Two years ago I was starting to get conscious about my online presence, so I Googled (s goog) my name. One of the first things I saw were links to my earliest projects, which were how-to e-books about dating and seduction. I remember using a pseudonym at that time so I was surprised to get the byline.
While I believed in my output and knew that the customer was satisfied with my work, I didn’t want these projects to be the first thing that potential clients saw. After all, I hadn’t written about dating for several years. I wanted to focus my writing efforts on business, freelancing and travel.
If you’ve ever done low quality work, accepted a project only for the money, changed niches, or even worked on something ethically dubious, you might understand this situation. There are just some past projects that should be buried by your current ones.
How can you make sure that happens?
Highlight your best work. To reduce the negative effect that an embarrassing project has on your portfolio, focus on promoting your best work instead. Revamp your portfolio to include only relevant, high-quality samples. If you use social media, put them at the foreground when discussing your work.
Work the search engines. My problem with the embarrassing e-book projects was that they belonged to the top three search engine results for my name. This meant that anyone — from potential employers to curious friends — would find that project if they typed my name into Google. If you can easily find your “bad” project using your name as the search term, here are some ways to fix it:
- Purchase your own domain name if you haven’t done so already. Many new web workers tell me that they just can’t afford to buy their own domain name and set up a blog. But what they really can’t afford is the lack of control over what shows up first when you enter their names (or the name of their business) in search engines. This is why it’s important to get domain names based on your real name and your business name. Anything you pair up with it — a blog, a splash page or a static site — has a good chance of ranking well.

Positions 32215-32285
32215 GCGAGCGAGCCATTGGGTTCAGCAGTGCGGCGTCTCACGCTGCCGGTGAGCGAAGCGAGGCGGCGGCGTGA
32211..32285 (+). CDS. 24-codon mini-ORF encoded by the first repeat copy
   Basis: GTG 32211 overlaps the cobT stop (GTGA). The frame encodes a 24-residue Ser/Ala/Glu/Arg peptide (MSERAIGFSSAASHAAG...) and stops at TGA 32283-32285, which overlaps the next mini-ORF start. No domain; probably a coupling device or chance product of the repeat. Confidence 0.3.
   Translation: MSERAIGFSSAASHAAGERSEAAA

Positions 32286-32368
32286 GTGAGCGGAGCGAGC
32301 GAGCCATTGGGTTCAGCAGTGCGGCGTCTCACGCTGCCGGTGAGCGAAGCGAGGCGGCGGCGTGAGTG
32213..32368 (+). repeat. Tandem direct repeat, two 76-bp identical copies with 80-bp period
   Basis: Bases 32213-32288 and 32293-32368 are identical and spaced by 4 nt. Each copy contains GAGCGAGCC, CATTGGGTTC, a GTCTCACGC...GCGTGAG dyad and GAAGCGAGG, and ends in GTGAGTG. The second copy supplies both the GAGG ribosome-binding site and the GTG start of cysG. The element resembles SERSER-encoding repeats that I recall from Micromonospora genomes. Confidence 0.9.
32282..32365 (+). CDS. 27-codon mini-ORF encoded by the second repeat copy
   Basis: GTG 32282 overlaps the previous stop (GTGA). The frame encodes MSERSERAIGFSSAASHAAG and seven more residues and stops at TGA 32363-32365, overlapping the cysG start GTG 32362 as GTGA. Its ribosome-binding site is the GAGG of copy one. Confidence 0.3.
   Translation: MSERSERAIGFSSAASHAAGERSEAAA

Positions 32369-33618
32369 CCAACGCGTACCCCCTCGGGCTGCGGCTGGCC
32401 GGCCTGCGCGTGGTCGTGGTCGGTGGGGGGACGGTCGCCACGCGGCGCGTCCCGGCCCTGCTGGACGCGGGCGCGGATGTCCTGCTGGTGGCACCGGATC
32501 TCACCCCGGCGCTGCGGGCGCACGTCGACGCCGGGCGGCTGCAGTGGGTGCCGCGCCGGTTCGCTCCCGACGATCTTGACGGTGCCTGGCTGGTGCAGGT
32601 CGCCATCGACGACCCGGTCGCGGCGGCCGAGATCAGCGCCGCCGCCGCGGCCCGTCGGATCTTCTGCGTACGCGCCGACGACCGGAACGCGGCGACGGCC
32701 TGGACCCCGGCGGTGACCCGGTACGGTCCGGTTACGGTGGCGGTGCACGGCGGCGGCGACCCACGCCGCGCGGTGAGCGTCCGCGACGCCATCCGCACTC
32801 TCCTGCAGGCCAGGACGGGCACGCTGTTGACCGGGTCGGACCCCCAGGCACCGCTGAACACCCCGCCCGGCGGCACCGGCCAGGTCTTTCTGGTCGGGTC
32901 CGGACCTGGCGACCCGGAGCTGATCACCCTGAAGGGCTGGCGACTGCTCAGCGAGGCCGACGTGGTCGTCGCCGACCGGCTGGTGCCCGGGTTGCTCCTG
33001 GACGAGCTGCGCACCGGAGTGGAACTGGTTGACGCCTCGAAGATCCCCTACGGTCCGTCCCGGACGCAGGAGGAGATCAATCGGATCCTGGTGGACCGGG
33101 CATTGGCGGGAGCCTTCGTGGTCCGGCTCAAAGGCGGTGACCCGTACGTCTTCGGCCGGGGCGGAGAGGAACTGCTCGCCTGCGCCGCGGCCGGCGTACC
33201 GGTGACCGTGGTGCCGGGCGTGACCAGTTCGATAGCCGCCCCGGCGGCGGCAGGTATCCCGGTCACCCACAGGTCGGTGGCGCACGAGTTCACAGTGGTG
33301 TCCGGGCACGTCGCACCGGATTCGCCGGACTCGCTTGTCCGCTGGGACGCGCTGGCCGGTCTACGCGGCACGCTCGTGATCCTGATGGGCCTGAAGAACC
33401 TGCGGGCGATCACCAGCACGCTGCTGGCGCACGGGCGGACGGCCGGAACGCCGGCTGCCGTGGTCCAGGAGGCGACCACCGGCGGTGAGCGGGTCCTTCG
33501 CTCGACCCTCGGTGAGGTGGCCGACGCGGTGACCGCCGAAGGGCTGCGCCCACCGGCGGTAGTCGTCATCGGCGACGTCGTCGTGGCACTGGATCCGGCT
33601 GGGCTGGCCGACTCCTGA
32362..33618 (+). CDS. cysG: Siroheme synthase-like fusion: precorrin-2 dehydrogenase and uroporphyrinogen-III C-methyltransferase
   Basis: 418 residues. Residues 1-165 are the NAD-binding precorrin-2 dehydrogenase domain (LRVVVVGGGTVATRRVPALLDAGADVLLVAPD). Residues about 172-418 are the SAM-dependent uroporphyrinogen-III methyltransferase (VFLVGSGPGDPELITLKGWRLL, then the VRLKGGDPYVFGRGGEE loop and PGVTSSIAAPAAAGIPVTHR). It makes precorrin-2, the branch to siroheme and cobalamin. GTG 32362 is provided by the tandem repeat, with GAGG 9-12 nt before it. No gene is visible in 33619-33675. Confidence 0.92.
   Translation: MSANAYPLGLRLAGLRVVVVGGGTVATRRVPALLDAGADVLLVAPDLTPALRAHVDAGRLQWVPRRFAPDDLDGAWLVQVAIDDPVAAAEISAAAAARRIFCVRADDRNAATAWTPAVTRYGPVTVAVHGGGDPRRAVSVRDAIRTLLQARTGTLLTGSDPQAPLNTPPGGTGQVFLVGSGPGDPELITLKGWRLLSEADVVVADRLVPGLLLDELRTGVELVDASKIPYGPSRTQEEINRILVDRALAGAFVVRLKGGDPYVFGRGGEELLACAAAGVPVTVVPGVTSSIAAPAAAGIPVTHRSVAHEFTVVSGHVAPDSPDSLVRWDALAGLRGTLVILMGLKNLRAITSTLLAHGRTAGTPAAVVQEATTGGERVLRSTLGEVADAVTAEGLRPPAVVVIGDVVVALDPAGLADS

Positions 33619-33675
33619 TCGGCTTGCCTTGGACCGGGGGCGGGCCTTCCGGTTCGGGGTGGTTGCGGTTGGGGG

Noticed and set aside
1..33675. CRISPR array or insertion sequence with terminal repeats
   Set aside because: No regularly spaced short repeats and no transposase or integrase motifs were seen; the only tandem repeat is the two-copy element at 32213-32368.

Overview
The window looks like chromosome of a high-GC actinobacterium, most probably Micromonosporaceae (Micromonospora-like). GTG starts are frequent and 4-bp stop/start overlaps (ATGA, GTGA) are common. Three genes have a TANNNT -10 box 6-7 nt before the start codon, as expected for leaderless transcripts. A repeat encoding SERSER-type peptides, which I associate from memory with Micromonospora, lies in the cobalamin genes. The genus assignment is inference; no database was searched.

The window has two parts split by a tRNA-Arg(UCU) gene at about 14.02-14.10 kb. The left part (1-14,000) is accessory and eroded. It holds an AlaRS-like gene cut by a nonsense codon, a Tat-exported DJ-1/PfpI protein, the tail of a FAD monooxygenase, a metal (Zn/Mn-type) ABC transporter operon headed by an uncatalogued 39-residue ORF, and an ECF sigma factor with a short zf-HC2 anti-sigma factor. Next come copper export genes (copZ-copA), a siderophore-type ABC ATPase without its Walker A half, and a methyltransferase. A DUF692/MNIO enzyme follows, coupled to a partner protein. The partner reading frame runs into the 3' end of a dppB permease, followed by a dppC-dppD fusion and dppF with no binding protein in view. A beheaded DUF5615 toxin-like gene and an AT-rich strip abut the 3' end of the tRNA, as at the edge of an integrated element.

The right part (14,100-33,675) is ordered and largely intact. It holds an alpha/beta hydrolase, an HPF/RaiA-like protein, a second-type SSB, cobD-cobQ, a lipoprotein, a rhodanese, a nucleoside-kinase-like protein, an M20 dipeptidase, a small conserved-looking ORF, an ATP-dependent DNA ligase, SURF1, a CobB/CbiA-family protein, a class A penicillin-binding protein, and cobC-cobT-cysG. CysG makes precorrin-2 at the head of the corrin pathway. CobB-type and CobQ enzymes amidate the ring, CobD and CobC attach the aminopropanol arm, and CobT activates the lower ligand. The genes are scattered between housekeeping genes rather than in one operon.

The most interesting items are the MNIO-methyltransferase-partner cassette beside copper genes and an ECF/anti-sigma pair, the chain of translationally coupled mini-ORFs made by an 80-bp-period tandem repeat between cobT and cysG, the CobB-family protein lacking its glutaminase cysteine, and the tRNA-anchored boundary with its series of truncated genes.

- Get backlinks. Once you have your domain name make sure people link to it. This is easier to do with a blog, since it’s more encouraging to link to something that contains an interesting idea or discussion, rather than just a personal profile. Also, it’s better if they use your real name as the anchor text.
- Learn the basics of on-site SEO. You don’t need to be an SEO (search engine optimization) guru to get your professional blog to rank well for your name. Unfortunately, there’s a lot of misinformation out there, and using some of those techniques might make your blog look spammy. Here’s a good introduction that talks about capitalizing on simple, long-term tactics rather than the “SEO trick of the month”.
Contact the person in charge, if applicable. Since the agreement with my previous client involved using a pseudonym for the dating e-books, I immediately contacted him about it. In a polite email I asked if he could use my old pseudonym for the books. He apologized and told me that he had simply forgotten about our agreement when he had his site and the e-books redesigned. He then corrected this oversight and changed the byline.
This approach may not be useful to those who have different arrangements. Still, if you can do it without upsetting anyone and it’s within the limits of your contract, it doesn’t hurt to ask a previous client to change the credit or byline. They can be very understanding if you explain the situation well.
Become more conscious of these projects from now on. As the old adage goes, prevention is better than cure. Go uncredited or use a pseudonym for projects that aren’t up to your usual standards or that are incompatible with your personal brand. Your future self will thank you.
Remember that whatever happens and no matter how shameful your previous projects may be, it’s important to stay honest. If ever someone asks you directly about these projects, tell the truth and accept it with grace. These projects may be embarrassing, but it’s more bearable than being caught in a lie.
Have you ever worried about embarrassing projects from the past? How have they affected your brand?